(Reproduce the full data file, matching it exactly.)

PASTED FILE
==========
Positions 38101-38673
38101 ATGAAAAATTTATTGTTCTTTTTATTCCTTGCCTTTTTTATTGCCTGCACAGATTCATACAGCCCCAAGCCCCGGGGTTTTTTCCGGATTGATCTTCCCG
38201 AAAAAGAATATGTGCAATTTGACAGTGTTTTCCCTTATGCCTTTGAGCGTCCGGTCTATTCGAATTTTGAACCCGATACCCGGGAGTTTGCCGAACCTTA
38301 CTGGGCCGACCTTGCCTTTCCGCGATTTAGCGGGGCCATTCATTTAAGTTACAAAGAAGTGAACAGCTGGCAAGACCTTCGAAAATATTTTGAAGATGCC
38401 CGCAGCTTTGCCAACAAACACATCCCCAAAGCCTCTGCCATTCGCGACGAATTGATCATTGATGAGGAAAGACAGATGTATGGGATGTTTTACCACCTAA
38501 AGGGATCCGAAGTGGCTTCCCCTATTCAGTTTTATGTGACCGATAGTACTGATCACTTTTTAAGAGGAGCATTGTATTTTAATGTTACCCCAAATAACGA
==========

Positions 38101-38673
38101 ATGAAAAATTTATTGTTCTTTTTATTCCTTGCCTTTTTTATTGCCTGCACAGATTCATACAGCCCCAAGCCCCGGGGTTTTTTCCGGATTGATCTTCCCG
38201 AAAAAGAATATGTGCAATTTGACAGTGTTTTCCCTTATGCCTTTGAGCGTCCGGTCTATTCGAATTTTGAACCCGATACCCGGGAGTTTGCCGAACCTTA
38301 CTGGGCCGACCTTGCCTTTCCGCGATTTAGCGGGGCCATTCATTTAAGTTACAAAGAAGTGAACAGCTGGCAAGACCTTCGAAAATATTTTGAAGATGCC
38401 CGCAGCTTTGCCAACAAACACATCCCCAAAGCCTCTGCCATTCGCGACGAATTGATCATTGATGAGGAAAGACAGATGTATGGGATGTTTTACCACCTAA
38501 AGGGATCCGAAGTGGCTTCCCCTATTCAGTTTTATGTGACCGATAGTACTGATCACTTTTTAAGAGGAGCATTGTATTTTAATGTTACCCCAAATAACGA